I wonder if the mayor knows that crutches and surgical tools and knee replacements are made from oil. For that matter, I wonder if the New York Times author, Norimitsu Onishi, does. If he does, he certainly doesn’t mention it in the article. All he mentions is the refinery fire “spewing emissions of sulfur dioxide, as the authorities warned Richmond residents to stay indoors.”

Sulfur dioxide is portrayed as some infinitely dangerous substance. But “spewing” sulfur dioxide is the natural product of burning (adding oxygen to) many many natural plant-based substances that contain sulfur, including oil and including wood. It is not deadly unless you get a very, very large dose–otherwise you would be dead from your fireplace.

Claims about the dangers of prolonged exposure to much smaller, sometimes barely detectable, amounts of sulfur dioxide smoke and other gasses are highly speculative, and they also apply to your fireplace. The benefits of oil refining are not speculative–they are certain, and they are measured in decades of added life and comfort per individual. Further, if you care about sulfur dioxide exposure, know that refineries lessen it, by separating sulfur from oil fuels and allowing it to be used for other things–such as, ironically, a leading pesticide in organic agriculture (which is also made possible by oil-powered machinery).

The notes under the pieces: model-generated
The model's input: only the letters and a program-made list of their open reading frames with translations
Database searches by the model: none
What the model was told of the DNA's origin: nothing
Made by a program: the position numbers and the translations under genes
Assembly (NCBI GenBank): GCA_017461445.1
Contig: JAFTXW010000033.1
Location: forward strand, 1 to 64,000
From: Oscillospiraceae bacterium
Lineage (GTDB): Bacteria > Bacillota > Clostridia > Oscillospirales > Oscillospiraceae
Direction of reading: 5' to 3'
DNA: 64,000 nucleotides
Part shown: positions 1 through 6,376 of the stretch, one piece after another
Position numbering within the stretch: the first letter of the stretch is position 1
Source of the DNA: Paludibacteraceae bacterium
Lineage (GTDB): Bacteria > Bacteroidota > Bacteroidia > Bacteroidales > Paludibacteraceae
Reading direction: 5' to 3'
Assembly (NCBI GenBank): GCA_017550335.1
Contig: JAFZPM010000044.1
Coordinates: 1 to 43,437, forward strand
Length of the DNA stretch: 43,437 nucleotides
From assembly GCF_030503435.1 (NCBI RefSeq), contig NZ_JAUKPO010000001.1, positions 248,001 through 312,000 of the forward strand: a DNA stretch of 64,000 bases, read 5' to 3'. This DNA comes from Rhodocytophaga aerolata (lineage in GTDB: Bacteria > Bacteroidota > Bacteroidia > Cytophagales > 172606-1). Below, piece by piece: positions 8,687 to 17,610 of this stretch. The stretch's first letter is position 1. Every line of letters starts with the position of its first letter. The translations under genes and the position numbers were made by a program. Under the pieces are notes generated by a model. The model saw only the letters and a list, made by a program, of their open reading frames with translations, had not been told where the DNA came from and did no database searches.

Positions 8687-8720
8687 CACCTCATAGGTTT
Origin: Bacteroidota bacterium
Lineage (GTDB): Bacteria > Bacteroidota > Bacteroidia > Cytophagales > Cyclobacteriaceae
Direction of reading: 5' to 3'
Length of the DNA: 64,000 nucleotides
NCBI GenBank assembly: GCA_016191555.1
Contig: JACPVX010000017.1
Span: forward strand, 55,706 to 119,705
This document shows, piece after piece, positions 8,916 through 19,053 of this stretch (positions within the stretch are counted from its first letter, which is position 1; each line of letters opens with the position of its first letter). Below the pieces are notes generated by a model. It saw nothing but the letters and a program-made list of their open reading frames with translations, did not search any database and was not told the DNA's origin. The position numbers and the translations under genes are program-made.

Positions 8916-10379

Every society and every city should know what its well-being depends on–and be grateful to the people and institutions that make that possible. I, like most Americans, was not educated in my formal education about how oil refineries make life as I know it possible. I was fortunate enough to learn it when my research led me to study the life of history’s greatest refiner, John D. Rockefeller, and later the rest of the history of how the oil industry revolutionized our lives. As a result, I am grateful that Southern California, where I live, is home to great refineries in Los Angeles and Long Beach. I am happy to have them in my backyard. If you live near a refinery, or near a place considering building a refinery, I think you should be, too. And residents of Richmond, for everyone’s sake, let your refinery get back to work.

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Alex Epstein is Founder of the Center for Industrial Progress, a Principal at MasterResource, and creator of Energy Ethics 101.